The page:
Today I will be reviewing the Ainol V5000HDR with a 4.3" touch screen and 480x272 resolution. The reasons I went with this particular model is that Ainol seems to be well liked on these forums, it is a low cost entry-level model and portability, I felt a 3.6" was a tad too small while a 5" would be slightly too large, so 4.3" would be a good compromise, and it is small enough to fit in most people's pockets while still giving a good viewing experience. Packaging
The V5000HDR comes in a cardboard box, inside is the player itself, manual, usb cable, earbuds and TV-out composite cables.SpecificationBuild Quality
The player is made from plastic but it looks really well made, it certainly does not look cheap to me. It is lightweight, yet at the same time it feels solid when held in the palm of your hand.
The resistive touch screen is what I would call average, I can't really expect much since this is a low-cost PMP. Sometimes, the touch screen responds well, sometimes not, it is not very sensitive, it needs a good push on the touch screen to perform well. The touch screen performance was better when I used my thumb instead of my index finger.
Viewing angles are quite good from the sides, and from the top vertically, but once you tilt the player backwards the viewing angles from the bottom is quite bad, colors and visibility will start to fade out. From what I have read, this is quite common for a lot of Chinese branded PMPs, unless it uses one of those high quality Samsung panels.Video Playback
I encoded some of my DVDs using the Handbrake software to MKV/H.264/AAC using the Normal settings, plus some downloaded 720p test files like movie trailers and a few animated short films like Elephant's Dream, Big Buck Bunny and Sintel.
I have to admit I thought the image quality was extremely good, even on a 4.3" screen with 480x272 resolution. Colours are vibrant, they don't look at all washed out to me, there was no noticeable blurring during fast action scenes, and the F15 chipset was able to play all my test files without a hiccup. If I had to say one negative, I wished the player could be a bit brighter, in darker scenes you may not be able to see all the details.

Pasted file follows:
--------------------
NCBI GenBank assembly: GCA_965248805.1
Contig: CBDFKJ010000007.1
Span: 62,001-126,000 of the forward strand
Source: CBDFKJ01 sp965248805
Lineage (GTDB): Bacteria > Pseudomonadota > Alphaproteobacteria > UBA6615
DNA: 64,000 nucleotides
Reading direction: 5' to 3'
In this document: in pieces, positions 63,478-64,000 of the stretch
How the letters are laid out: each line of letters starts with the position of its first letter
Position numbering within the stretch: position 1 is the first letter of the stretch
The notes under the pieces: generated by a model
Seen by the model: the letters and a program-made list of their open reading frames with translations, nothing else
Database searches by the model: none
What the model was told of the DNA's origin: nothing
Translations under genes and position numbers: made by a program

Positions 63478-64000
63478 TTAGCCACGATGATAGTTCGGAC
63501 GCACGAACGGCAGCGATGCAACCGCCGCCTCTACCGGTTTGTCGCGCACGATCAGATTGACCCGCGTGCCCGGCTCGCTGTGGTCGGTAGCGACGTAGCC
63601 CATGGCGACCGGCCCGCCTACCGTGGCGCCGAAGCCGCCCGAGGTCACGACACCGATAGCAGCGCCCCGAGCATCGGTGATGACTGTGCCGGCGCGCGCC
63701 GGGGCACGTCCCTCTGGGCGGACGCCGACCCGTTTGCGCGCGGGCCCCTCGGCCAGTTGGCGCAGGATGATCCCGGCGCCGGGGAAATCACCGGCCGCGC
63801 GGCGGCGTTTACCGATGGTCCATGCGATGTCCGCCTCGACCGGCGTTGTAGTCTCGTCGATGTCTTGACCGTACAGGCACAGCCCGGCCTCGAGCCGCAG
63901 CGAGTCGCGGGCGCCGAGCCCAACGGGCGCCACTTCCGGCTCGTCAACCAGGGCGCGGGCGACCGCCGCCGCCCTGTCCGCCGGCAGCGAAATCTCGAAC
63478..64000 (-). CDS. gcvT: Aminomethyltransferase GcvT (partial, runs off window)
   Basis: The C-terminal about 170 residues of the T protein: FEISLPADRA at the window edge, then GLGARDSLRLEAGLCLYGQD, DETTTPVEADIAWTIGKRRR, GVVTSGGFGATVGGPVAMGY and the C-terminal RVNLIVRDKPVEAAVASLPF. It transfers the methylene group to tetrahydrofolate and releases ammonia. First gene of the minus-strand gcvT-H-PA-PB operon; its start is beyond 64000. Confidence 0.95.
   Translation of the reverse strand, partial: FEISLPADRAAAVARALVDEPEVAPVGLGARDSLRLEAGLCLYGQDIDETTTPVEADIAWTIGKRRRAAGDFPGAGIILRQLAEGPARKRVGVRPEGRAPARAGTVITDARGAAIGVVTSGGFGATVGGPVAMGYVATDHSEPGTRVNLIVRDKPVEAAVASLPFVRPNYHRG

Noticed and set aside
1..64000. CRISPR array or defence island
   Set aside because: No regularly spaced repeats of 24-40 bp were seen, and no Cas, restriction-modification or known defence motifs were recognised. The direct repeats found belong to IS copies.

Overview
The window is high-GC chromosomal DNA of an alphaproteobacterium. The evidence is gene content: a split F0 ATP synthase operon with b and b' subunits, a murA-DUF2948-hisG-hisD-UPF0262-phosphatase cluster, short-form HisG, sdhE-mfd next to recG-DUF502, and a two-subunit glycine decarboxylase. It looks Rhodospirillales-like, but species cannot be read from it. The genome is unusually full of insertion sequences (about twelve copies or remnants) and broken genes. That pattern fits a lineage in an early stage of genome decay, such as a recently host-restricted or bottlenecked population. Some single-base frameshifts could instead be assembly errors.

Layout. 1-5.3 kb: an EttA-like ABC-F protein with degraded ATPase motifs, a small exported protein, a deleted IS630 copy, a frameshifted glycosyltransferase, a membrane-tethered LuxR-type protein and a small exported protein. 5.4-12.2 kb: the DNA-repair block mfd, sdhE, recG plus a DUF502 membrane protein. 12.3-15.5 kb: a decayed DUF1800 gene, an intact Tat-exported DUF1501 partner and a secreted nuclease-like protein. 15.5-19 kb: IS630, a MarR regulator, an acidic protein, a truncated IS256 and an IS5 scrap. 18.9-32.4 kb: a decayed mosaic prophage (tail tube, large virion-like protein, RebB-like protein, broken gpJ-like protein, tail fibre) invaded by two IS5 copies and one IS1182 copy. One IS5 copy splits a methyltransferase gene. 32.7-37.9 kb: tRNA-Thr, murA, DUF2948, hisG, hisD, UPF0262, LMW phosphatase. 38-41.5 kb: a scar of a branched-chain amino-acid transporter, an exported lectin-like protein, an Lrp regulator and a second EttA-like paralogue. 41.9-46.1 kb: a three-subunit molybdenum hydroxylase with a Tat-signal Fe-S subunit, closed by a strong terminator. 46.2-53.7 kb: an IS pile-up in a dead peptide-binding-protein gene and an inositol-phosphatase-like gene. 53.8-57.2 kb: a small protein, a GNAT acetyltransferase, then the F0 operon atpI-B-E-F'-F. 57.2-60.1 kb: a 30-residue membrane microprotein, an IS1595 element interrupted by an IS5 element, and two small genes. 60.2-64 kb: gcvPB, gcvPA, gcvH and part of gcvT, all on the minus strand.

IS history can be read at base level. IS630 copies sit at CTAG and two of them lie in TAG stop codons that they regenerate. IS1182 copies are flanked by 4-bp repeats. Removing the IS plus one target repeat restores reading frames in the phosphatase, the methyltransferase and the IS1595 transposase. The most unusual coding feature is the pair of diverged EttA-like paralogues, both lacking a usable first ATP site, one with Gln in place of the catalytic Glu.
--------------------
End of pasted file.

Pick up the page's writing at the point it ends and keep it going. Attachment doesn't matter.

I also scaled down a few videos to the player's 480x272 native resolution to see what impact it had on the image quality. Sure enough, you will lose some detail and there can be a graininess in parts of the picture, but it is still very satisfactory for viewing, and you will also save some storage space with the smaller filesizes.
The sound is actually quite good assuming you are using a pair of your favourite earphones, it is clean and clear, and there is plenty of volume. I wouldn't recommend using the built-in speakers, they give off a tinny sound, similar to what you would expect from a pair of cheap computer speakers or a laptop's built-in speakers.The PMP's Other Features
I don't want to go into too much detail about the PMP's other features as I bought it primarily for videos.
I've only listened to a few songs so I can't give an in-depth view, the SQ has a nice balanced sound, there is no user-definable EQ although there are several presets. The music player's UI is quite basic, one thing that annoyed me is that files are not always sorted in sequential/alphabetical order.
Very basic text reader, you can change the font size from 16pt to 24pt, and read the ebook in landscape or portrait mode. It's ok, but nothing special.
There are other features which I have not touched on such as the FM Radio, Voice Recorder, Photo Viewer and there are even some built-in games.Other Thoughts
USB 2.0 write speeds are not the best and quite inconsistent, the transfer rate averaged from 2.5-4.5MB/s.
The player is Linux friendly, it is recognized by Ubuntu 11.04 as a mass storage usb device. However, it does not disconnect when you "eject" or "safely remove", instead just hit any button on the player except for the power button and it will cut the usb connection and continue charging.
No memory integration between the internal memory and the microSD slot. It does have file management functions for you to copy files from microSD to the internal memory and vice-versa.Battery Life
According to Ainol's spec, the V5000HDR comes with a 1800MhA battery, let's see what it is capable of.
Videos scaled down to 480x272 = 5h30m
720p videos (1280x720 or similar) = 4h
Recharge time is about 3hrs.Conclusion
This is my first Ainol PMP, and despite some shortcomings with the touch panel and viewing angles, consider me impressed. I will be using it primarily for watching videos and it performed this task admirably, overall I would say the V5000HDR is a nice introduction to low-cost PMPs, I would give it a very good 8/10.